With an aluminium frame mated to a plastic plug, the Q9 feels premium without introducing any grounding/shorting concerns. The gloss black plastic isn’t ideal but since the entire plastic assembly inserts the 12v port and only the metal prongs make contact, the plastic remains free of scratches and generally fingerprints too.
This reveals only the sand blasted aluminium body which doesn’t look out of place even when installed within a luxury sedan. The USB ports are also well placed with just enough separation to permit two larger sized plugs.
But it’s the top of the Q9 that strikes the most interest with a dock that houses the magnetically attaching hands free headset. Although it’s not the most impressive feature on paper or on an Amazon page for that matter, small design decisions such as the ridges that run between the headset and body allow for tactility and ease of use when driving. The Q9 works really well for what it was intended.
Upon first removal of the headset I couldn’t help but be astounded at the size of it. The headset is one of the smallest I’ve ever seen and certainly one of the best built too. With a matching full aluminium build, the earpiece feels solid with machined edges creating a more comfortable fit.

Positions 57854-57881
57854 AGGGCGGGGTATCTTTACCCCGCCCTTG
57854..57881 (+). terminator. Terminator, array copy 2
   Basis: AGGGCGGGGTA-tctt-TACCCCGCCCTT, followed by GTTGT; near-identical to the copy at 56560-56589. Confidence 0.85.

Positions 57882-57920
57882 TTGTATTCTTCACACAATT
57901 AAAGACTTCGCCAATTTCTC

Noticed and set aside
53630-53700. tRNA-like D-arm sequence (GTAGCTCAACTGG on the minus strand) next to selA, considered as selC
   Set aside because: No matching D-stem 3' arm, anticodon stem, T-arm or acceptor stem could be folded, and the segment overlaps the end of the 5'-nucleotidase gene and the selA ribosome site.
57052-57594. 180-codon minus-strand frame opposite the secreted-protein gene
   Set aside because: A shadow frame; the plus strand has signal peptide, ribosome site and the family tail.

Whilst the straight sound tube and circular housing do raise some red flags, the minute dimensions of the device produced an ergonomic experience in my testing and a few relatives who tested out the headset had a similar experience. The circular housing actually works to the earpiece’s advantage, locking under the outer ear with surprising stability. Using the medium eartip, I get a solid seal with passive noise isolation on par with a sealed but shallow fitting earphone. The earpiece is also quite light, whilst it doesn’t disappear in the ear, it doesn’t budge with movement. The outer face is plastic and gloss black for that matter, but luckily the single multi-function button has a tactile matte finish. A status LED lies beneath the button to denote status and connection. The outer surface also houses the microphone which did a surprising job at cancelling out external noise but still sounded slightly muffled when compared to an inline mic or dedicated headset. On account of that magnetic connection system, the earpiece is easy to reinsert; simply drop the headset in the top and twist until the pins align.